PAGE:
The Great Sacandaga Lake Deepening Project

Environmental Benefits

Sandharvesting (deepening) the GSL brings immediate environmental improvements because it continually improves the water holding capacity of the lake — at approximately 10-12 billion gallons of increased water capacity each year and 200 billion gallons over the life of a 20 foot deepening operation.

  • WHY DEEPENING HELPS THE ENVIRONMENT

    Sandharvesting (deepening) the GSL brings immediate environmental improvements because it continually improves the water holding capacity of the lake — at approximately 10-12 billion gallons of increased water capacity each year and 200 billion gallons over the life of a 20 foot deepening operation. This extra water impoundment will be a priceless commodity in the future, but no attempt has been made to quantify it as an asset. Certainly, a deeper GSL will have profound effects on the well-being of its fish and other fauna.

    Deepening is the answer to the GSL being essentially sterile (fish stocking) and lies in the understanding of the GSL’s annual water withdrawal and replenishment cycles. Six months of the year is spent in bringing the lake back to full water from the previous six months of being in a dry, barren & frozen state. How can fauna live in dry or frozen soil such as this? It can’t.

    The GSL and its environment greatly improves with more water — Shoreline improvements and access, navigational safety, improved recreational possibilities, boat and docking difficulties eliminated, cleaner water (reductions in pollution due to more water availability), lakeside community improvements due to economic benefits of deepening — quite simply: all of these issues are improved with more water.

    Because sandharvesting operations clean and separate sediments into classifiable products, many of the municipally owned sand and gravel operations around New York State could be eliminated.

  • EMISSIONS (Detail about the use of electric sandharvesters)

    The Industrial activities involved in Sandharvesting the GSL can be thought of as involving three major categories of equipment:

    1.   Construction Equipment (loaders, graders, bulldozers, etc.)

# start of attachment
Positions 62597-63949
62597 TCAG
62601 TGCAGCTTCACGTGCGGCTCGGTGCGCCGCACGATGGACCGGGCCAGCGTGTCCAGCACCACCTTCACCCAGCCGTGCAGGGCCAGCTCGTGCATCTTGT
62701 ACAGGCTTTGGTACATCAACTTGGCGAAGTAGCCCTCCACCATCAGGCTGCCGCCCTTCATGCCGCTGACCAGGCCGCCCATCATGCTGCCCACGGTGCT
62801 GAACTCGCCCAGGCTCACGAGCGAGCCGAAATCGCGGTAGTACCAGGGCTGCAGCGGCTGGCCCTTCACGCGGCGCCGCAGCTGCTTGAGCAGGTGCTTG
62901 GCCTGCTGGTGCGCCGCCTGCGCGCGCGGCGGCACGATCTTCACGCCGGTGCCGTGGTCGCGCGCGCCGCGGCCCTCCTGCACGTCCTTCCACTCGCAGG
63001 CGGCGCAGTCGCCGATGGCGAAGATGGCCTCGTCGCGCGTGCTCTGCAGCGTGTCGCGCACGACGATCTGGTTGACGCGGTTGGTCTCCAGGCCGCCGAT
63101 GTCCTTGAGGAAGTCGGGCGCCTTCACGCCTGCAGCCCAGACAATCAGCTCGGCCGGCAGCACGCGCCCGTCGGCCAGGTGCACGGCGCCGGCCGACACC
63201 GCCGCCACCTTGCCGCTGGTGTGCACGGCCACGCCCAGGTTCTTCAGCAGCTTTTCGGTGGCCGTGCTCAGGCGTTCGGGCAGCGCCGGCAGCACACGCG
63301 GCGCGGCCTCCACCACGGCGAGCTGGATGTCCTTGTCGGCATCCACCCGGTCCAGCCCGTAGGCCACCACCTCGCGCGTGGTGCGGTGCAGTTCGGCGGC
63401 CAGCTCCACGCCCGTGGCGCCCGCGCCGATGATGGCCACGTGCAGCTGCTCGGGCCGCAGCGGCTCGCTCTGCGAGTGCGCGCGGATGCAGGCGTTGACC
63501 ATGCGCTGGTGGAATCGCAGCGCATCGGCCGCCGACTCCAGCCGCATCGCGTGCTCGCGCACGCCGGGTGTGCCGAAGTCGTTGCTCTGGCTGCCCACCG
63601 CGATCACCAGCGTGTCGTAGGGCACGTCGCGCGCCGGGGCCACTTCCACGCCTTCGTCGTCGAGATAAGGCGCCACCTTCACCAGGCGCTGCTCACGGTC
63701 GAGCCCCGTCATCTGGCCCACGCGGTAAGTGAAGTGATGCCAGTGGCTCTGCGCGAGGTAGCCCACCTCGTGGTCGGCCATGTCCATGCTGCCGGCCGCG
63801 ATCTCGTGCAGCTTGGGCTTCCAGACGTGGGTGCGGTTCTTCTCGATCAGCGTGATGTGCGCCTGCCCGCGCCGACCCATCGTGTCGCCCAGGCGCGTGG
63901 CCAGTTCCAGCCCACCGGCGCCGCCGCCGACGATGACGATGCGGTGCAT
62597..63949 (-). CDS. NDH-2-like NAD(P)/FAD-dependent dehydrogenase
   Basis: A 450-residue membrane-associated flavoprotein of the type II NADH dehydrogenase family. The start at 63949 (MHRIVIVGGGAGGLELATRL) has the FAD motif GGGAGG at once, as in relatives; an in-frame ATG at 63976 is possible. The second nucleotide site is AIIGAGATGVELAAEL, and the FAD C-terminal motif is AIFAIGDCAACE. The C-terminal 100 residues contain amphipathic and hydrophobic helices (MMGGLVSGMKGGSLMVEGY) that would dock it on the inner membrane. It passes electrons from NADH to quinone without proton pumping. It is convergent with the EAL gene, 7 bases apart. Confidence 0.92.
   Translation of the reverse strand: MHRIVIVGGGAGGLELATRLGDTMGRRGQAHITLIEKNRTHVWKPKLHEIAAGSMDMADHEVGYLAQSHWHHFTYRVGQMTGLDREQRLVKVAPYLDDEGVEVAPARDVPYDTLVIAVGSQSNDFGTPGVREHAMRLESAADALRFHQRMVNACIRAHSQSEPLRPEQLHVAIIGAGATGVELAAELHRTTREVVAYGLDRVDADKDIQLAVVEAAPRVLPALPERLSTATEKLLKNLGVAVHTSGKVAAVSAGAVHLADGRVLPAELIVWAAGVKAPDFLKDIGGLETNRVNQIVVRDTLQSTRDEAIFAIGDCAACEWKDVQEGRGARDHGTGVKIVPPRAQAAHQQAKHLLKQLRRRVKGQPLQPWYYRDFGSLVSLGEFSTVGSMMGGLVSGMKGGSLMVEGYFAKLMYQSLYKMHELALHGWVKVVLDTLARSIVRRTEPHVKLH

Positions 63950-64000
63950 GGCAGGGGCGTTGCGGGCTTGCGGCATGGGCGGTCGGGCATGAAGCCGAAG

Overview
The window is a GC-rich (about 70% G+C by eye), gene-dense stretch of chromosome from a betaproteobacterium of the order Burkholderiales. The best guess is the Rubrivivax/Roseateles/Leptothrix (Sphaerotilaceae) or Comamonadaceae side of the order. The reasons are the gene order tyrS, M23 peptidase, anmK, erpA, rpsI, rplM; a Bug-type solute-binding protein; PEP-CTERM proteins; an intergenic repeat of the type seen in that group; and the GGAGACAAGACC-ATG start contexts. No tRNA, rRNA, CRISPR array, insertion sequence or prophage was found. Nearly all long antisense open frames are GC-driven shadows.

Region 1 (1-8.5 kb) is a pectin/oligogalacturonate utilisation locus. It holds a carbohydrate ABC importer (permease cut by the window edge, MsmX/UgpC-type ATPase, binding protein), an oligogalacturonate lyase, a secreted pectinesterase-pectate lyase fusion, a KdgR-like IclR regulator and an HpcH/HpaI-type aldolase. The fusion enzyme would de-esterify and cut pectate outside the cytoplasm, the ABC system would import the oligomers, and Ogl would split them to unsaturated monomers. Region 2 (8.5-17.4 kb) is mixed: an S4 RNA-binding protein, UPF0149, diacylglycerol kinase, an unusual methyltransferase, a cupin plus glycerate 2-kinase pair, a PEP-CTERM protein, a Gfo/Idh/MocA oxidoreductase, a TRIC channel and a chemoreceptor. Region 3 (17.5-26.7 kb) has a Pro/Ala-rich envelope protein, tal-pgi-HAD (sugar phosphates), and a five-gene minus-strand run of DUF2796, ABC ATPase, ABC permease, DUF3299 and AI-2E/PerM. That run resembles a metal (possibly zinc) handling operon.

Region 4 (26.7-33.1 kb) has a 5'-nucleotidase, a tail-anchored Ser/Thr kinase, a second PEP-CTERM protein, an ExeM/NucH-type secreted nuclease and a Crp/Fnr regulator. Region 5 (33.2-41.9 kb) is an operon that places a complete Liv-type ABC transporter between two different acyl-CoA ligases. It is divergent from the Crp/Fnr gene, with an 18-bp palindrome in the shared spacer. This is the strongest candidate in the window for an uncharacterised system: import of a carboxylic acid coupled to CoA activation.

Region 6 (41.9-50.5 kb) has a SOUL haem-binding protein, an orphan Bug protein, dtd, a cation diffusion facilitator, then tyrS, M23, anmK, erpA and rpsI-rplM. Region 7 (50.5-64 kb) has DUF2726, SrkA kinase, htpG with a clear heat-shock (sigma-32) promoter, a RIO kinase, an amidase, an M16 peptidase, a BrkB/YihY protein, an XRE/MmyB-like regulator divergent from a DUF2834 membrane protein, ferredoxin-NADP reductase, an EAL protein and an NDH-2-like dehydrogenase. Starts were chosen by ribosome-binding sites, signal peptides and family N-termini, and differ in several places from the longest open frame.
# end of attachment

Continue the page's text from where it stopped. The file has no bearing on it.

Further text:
2.   Sandharvesting, Washplant, Dewatering Equipment and
    3.   Trucks for Transportation

    THE DIESEL SCENARIO

    Historically all of this equipment would run on diesel fuel. Rough estimates are that collectively these machines would total in excess of 50,000 Horsepower (HP) and consume 2,000 gallons of fuel each hour of operations. (50,040 HP @ 25 HP/Gal/Hr = 2001.6 Gal/Hr).

    If the GSL were deepened by 20 feet, this would total more than 360 million gallons of diesel fuel (2000 Gal x 180,000 Hr = 360 M g) over a 20-year period.

    THE ELECTRIC SCENARIO

    Fortunately, many of these operations today can be run by electricity.

    Even considering that transportation needs will require diesel engine trucks, the reduction in total gallons (and therefore emissions) would be dramatic (20,000 HP @ 25 HP/Gal/Hr = 800 Gal/Hr). 800 Gal/Hr x 180,000 Hr = 144 million gallons over 20 years.

    For transport, the latest technologies including electric, bio-diesel and hybrid vehicles and others will be used in the deepening project.

  • HOW WILL THE PROJECT AFFECT ME?

    Assuming year round operations, some inconveniences can be ameliorated during the recreational off-season, but it is our opinion that no resident or visitors will markedly encounter much difference to their normal yearly lake environment experience.

    ACCESS ISSUES

    Access inconveniences will only involve something less than 2 sq. miles each year. So, if the first year of operation is near Fishouse, no one in Benedict, Broadalbin, Mayfield or Northville will be aware of any differences in their day-to-day activities. Operations will not void beachfront activities even where deepening is being conducted, but the operation will be visible.

    VISIBILITY

    Visibility will depend on where operations are being conducted for the year in question (2 sq miles), but the main body of the lake is approximately 4 miles wide by 9 miles long, so residents in Mayfield would not be able to see operations at Cranberry Creek. If operations were in North Broadalbin residents in Fayville would not see them. Even if operations were right in front of your residence, all you would see would be similar to floating, stationary River paddleboats or hotels.

    Temporary power lines will be visible but only across one vantage point, out to the center of the lake. These will be removed or installed underground when the project is completed. No new turbidity (clouding of water) should go beyond the boundaries of the local sandharvesting operations, because silt curtains will be installed around the operations.

    NOISE ISSUES

    All sandharvesting and washplant operations would be run with electric motors and one must be 100 feet or closer to the machines to hear them. All the pumping and movement of sedimentary slurries are self contained and in closed systems. Separation and dewatering facilities would occur at a fixed location near the center of the main lake body.

    Even earth moving heavy equipment and trucks which operate at approx. 85–90 decibels will dissipate sound by 12 decibels every 50–60 feet, so no residents will hear them